In previous posts I have discussed attending showcases and camps which are scouted by college coaches. One of the key aspects of participating in these events is to recognize how they fit in to the end-to-end college recruiting process. Except for the rare exceptional player, attending any single event likely contributes only a fraction of the information involved in getting an offer from a school. As discussed many times before, each student-athletes recruiting journey is unique. However, this post serves as a general framework on defining the college athlete recruiting process. In addition, it attempts to provide context on tracking the process. Hopefully this information helps players and parents set reasonable expectations for what should happen depending on which stage of their journey they are in.
How do coaches find and track potential student-athlete recruits? Here is a non-exhaustive list of sources for schools to add names to their recruiting database.
- Top program rosters (e.g. hockey academy, prep school, top AAA club)
- USA Nationals
- USA Hockey national camp
- In-season tournaments
- Spring/summer showcases
- College summer camps
- Inbound email from player
- Team website interest form
- Coach referral
How do teams scout and collect player information? How are players evaluated and rated?
Once a player is on a team’s radar, then they are researching the player to see if they might be a fit for their program. Here are the some of their primary sources of data gathering.
- Watch livestream games (e.g. LiveBarn, HockeyTV)
- Watch games in-person
- Coach references (current, past, opposing team)
- College summer camps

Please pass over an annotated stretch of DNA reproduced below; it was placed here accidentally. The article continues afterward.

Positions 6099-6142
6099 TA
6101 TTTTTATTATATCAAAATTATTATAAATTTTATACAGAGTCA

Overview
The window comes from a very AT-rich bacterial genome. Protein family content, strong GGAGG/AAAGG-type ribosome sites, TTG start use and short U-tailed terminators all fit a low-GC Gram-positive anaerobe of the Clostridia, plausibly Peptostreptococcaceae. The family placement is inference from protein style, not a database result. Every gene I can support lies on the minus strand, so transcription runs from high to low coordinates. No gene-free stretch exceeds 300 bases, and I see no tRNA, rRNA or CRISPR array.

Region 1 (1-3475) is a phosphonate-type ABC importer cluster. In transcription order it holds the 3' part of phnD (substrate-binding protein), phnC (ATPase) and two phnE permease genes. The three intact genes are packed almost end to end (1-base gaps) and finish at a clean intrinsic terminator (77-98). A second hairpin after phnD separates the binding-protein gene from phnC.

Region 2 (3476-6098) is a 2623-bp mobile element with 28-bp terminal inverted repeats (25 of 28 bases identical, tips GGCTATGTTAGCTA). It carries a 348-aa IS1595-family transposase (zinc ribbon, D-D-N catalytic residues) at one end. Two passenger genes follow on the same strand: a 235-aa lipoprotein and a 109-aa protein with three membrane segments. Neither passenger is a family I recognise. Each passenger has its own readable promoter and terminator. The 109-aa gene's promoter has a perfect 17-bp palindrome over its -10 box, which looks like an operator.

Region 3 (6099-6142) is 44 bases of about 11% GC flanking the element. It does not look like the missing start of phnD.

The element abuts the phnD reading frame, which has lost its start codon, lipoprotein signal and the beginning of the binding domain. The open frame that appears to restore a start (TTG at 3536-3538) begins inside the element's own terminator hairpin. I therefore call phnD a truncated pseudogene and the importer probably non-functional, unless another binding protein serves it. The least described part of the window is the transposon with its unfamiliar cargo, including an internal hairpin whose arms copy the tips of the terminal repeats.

- Public available data (social media, Elite Prospects, team/league websites, MyHockeyRankings)
How do teams rank players and narrow their list for potential offers?
Assuming a players skill level meets a certain standard to be considered for a potential offer from the research phase, then additional information is also collected to be used in the decision-making process.
- Past interactions (camps, showcases etc.)
- Phone/Zoom/In-person conversations (interviews)
- Virtual visits
- Unofficial visits
- Official visits
Prior to starting Champs App, my last company focused on the employee recruiting process. In particular, the interviewing stage for large companies. What is remarkably similar between job recruiting and college athlete recruiting is that that “hiring” organization wants to have as many “qualified” potential candidates in their recruiting pipeline before they make an offer. This gives them the school/company best opportunity to make an offer to the “best fit” candidate while realizing that the candidate, or student-athlete in this case, also has options and may choose to go somewhere else. Striking the balance between keeping potential recruits interested without any promise of an offer is a challenge that depends on creating a trusting relationship between both parties.
How do prospective student-athletes and school align their respective needs/interests with positional openings?
- Number of openings; openings by position
- Offer creation/discussion/negotiation:
- Start year
- Financial aid / scholarships (if available)
- Expectations (role, depth chart)
- Academic considerations
When it comes to the Offer stage of the college recruiting process, there are still many questions I have about how a final decision is made. In upcoming podcasts with college coaches, I will be asking the following questions.
- Do you make offers to players, with an assumption that not all of them will accepts (i.e. expect a yield rate)? Or do you only make offers with a specific opening in mind, then go down the list when a player does not accept an offer?
- What attributes are negotiable in an offer from a school?
- Are conditional offers made which are dependent on academic requirements?
When I get the answers to these questions I will write up my findings in a follow-up post.